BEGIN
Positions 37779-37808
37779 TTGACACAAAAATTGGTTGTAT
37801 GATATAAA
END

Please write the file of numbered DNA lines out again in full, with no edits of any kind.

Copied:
Positions 37779-37808
37779 TTGACACAAAAATTGGTTGTAT
37801 GATATAAA